Somalia: Drought as the leading cause for displacement in 2017

The longstanding humanitarian crisis in Somalia has been exacerbated by the impact of consecutive seasons of below average rains, since early 2015. Simultaneously an intensification of conflict, particularly in South Central Somalia, has not only aggravated displacement trends and further impeded households’ access to basic services, but has also reduced humanitarian access resulting in a lack of information on population needs and service gaps.

To address these information gaps and support humanitarian actors’ programming needs, REACH conducted a series of rapid assessments in BaardheereBulo BurtoCadaleDhuusamareebDiinsoorDoolowGarbahaarey and Luuq districts in the latter part of 2017 within the framework of the Somalia Initial Rapid Needs Assessment (SIRNA). SIRNAs are designed to allow for systematic collection, organisation and analysis of both primary and secondary data in order to provide detailed information of a situation, including a comprehensive needs overview of a population after a disaster is declared. Overall REACH identified substantial increases in drought-induced displacement and acute food insecurity and water shortages.

Drought was the most commonly reported push factor for displacement by the majority of assessed Internally Displaced Persons (IDP) households. In addition, significant proportions of IDP households cited a lack of food and water as secondary push factors, further confirming drought as the leading cause for household displacement.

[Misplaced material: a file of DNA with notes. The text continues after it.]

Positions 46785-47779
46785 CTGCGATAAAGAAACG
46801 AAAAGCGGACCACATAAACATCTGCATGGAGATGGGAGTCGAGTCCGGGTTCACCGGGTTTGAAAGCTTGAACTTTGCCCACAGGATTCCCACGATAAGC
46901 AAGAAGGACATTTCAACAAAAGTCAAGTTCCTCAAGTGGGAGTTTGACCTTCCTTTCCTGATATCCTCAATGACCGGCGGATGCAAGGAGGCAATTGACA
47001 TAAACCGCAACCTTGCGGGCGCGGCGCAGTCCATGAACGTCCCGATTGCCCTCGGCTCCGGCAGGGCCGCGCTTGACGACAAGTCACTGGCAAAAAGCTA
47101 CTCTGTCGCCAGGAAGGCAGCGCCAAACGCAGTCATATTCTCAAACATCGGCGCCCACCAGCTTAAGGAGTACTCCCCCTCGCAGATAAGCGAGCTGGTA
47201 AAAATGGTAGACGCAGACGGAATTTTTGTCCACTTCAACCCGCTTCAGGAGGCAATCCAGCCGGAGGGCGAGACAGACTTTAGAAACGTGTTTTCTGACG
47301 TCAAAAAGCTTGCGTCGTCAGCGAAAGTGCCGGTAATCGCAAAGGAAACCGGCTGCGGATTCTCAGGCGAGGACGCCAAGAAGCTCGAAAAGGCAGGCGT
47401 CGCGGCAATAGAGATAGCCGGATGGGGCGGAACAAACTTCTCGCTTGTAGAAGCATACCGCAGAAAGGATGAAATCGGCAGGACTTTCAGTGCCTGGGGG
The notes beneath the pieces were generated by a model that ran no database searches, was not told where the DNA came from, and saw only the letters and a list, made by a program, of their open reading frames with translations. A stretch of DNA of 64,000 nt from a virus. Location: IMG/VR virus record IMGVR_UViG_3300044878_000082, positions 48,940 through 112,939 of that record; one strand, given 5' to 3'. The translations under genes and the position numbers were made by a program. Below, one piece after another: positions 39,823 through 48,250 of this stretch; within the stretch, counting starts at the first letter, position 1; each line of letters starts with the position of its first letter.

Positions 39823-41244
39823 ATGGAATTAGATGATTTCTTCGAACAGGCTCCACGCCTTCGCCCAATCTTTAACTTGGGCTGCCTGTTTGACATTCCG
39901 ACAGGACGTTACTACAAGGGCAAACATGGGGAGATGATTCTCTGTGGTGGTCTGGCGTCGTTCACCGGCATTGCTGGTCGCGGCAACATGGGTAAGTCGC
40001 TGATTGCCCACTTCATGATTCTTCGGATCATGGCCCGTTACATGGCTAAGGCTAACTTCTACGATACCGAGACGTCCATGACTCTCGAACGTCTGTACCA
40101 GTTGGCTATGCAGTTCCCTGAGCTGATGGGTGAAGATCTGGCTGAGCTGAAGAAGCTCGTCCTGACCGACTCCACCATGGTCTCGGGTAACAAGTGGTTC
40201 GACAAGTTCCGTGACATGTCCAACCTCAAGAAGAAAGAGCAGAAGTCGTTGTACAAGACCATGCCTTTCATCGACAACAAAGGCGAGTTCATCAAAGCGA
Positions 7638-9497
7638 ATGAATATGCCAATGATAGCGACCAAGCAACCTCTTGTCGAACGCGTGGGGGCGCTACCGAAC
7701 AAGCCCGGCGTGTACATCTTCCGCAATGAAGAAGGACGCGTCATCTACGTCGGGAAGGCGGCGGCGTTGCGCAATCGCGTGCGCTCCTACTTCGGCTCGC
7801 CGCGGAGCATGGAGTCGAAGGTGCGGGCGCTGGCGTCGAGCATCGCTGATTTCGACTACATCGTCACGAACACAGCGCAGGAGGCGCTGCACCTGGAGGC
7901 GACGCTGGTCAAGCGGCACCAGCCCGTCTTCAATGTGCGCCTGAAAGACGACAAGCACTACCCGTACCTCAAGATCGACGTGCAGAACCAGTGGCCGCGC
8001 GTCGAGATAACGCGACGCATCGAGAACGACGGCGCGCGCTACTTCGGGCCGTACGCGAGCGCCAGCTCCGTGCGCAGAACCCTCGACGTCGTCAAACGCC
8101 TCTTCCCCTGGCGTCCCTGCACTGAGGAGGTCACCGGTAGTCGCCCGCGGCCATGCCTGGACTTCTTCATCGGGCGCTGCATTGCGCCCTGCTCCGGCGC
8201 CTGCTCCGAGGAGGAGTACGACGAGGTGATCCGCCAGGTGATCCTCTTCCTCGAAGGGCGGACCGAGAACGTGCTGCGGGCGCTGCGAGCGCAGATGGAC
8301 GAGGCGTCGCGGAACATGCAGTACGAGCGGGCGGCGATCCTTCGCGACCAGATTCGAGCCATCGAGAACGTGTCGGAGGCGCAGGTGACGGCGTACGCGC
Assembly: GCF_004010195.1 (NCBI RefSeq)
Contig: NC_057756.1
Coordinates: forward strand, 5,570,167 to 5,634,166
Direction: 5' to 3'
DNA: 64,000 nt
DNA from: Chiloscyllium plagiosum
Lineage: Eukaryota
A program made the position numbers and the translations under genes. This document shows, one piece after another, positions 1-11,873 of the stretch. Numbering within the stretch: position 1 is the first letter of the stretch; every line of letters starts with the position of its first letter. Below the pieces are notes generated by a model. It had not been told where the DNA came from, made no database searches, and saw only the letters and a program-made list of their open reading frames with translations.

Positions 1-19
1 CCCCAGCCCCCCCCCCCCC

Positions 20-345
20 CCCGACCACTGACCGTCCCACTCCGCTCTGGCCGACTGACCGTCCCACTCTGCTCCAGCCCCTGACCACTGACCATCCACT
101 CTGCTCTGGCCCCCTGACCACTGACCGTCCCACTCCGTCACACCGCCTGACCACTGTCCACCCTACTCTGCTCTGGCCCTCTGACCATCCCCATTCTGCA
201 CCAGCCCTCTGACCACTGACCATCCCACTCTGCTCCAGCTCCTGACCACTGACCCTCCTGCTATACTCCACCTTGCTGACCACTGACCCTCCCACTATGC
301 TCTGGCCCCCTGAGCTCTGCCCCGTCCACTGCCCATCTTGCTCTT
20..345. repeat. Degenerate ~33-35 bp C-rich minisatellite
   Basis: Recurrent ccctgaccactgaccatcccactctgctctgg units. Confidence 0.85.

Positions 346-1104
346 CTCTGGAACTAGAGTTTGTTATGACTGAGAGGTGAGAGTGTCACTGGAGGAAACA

Nearly all assessed households reported inadequate access to food, reflecting the high levels of food insecurity across Somalia since the start of the drought. This was further reflected in the low quantity and variety of foods consumed by households, as demonstrated by the Food Consumption Score.

Households also reported not having access to an adequate amount of water for household use. Further, they reported relying on surface water sources or unimproved water sources as their primary source of water, raising the risk of contraction of water borne diseases. Relatedly, Acute Watery Diarrhoea (AWD) was consistently cited as a common health problem experienced by households, with most households reporting that at least one household member had experienced AWD in the three months prior to this assessment.

These rapid assessments highlight the impact of the ongoing drought in Somalia and the substantial effect that it has had on displacement and migration flows. With the upcoming Gu rains projected to be below average, the likelihood of the drought continuing is very high, leading to a further deterioration of the humanitarian situation. REACH will continue to support humanitarian actors in Somalia through regular rapid assessments across the country, to provide an evidence base for their responses.